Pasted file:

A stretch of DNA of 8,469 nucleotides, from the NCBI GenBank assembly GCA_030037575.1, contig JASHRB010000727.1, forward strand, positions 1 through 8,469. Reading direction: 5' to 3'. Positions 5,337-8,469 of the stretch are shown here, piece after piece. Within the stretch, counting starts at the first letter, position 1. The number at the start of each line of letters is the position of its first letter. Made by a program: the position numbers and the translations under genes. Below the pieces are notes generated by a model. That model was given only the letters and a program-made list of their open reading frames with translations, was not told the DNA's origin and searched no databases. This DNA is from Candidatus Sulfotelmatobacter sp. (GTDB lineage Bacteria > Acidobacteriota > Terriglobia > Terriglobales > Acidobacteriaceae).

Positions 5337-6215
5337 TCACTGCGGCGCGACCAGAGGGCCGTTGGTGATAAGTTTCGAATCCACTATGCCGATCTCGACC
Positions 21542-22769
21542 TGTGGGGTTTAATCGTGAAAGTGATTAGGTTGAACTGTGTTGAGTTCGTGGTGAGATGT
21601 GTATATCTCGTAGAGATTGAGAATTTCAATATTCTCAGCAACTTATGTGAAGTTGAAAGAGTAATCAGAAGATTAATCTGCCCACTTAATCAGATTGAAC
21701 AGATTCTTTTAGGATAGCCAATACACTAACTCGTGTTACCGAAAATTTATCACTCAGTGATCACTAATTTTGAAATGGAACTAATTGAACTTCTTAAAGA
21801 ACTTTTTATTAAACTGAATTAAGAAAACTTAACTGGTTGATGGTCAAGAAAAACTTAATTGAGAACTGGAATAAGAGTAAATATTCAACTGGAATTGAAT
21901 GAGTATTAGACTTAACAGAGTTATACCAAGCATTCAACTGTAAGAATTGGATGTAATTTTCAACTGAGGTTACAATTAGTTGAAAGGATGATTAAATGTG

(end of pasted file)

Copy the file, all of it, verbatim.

A stretch of DNA of 8,469 nucleotides, from the NCBI GenBank assembly GCA_030037575.1, contig JASHRB010000727.1, forward strand, positions 1 through 8,469. Reading direction: 5' to 3'. Positions 5,337-8,469 of the stretch are shown here, piece after piece. Within the stretch, counting starts at the first letter, position 1. The number at the start of each line of letters is the position of its first letter. Made by a program: the position numbers and the translations under genes. Below the pieces are notes generated by a model. That model was given only the letters and a program-made list of their open reading frames with translations, was not told the DNA's origin and searched no databases. This DNA is from Candidatus Sulfotelmatobacter sp. (GTDB lineage Bacteria > Acidobacteriota > Terriglobia > Terriglobales > Acidobacteriaceae).

Positions 5337-6215
5337 TCACTGCGGCGCGACCAGAGGGCCGTTGGTGATAAGTTTCGAATCCACTATGCCGATCTCGACC
Positions 21542-22769
21542 TGTGGGGTTTAATCGTGAAAGTGATTAGGTTGAACTGTGTTGAGTTCGTGGTGAGATGT
21601 GTATATCTCGTAGAGATTGAGAATTTCAATATTCTCAGCAACTTATGTGAAGTTGAAAGAGTAATCAGAAGATTAATCTGCCCACTTAATCAGATTGAAC
21701 AGATTCTTTTAGGATAGCCAATACACTAACTCGTGTTACCGAAAATTTATCACTCAGTGATCACTAATTTTGAAATGGAACTAATTGAACTTCTTAAAGA
21801 ACTTTTTATTAAACTGAATTAAGAAAACTTAACTGGTTGATGGTCAAGAAAAACTTAATTGAGAACTGGAATAAGAGTAAATATTCAACTGGAATTGAAT
21901 GAGTATTAGACTTAACAGAGTTATACCAAGCATTCAACTGTAAGAATTGGATGTAATTTTCAACTGAGGTTACAATTAGTTGAAAGGATGATTAAATGTG